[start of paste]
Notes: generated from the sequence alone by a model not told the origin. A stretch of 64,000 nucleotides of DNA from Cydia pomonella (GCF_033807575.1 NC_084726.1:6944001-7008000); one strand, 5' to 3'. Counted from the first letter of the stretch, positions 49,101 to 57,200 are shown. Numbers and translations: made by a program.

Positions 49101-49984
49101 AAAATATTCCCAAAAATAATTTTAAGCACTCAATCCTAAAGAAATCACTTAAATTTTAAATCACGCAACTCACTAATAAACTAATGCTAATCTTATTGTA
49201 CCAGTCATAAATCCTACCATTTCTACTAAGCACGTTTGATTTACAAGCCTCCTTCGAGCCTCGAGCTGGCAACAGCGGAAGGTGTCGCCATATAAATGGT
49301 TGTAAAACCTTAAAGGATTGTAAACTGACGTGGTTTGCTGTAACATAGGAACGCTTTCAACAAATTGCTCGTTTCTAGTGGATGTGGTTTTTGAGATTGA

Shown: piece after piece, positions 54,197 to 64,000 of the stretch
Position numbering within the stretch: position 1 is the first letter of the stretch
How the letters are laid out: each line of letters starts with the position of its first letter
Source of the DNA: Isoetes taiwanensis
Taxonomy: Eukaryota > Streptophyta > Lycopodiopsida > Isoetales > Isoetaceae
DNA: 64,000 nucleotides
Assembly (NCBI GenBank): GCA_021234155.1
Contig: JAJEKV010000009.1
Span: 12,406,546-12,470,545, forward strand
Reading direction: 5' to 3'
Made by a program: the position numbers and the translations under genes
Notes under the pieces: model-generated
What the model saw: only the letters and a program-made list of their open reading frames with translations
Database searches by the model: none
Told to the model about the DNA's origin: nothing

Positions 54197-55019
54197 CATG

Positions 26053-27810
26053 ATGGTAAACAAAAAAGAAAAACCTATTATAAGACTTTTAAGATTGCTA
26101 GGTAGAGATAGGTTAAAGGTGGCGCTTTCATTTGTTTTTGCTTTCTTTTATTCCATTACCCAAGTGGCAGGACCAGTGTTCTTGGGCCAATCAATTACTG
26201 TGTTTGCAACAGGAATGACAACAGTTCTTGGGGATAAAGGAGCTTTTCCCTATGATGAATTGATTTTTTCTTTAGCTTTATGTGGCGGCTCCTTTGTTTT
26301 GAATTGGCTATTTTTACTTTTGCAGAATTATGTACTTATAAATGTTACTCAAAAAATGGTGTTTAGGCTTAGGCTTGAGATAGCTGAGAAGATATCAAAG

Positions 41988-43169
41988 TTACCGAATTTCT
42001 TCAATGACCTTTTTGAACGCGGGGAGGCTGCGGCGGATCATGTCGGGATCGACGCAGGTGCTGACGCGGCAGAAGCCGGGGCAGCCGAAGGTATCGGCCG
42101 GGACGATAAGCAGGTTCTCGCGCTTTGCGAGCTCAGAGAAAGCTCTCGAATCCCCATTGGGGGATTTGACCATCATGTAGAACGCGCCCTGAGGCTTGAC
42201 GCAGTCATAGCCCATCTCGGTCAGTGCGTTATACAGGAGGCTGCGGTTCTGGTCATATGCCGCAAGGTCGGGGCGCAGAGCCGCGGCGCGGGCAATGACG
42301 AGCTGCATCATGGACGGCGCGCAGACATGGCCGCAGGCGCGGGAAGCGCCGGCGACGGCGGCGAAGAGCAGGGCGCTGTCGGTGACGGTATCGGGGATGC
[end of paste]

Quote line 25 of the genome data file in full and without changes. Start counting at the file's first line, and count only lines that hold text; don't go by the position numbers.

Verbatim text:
26101 GGTAGAGATAGGTTAAAGGTGGCGCTTTCATTTGTTTTTGCTTTCTTTTATTCCATTACCCAAGTGGCAGGACCAGTGTTCTTGGGCCAATCAATTACTG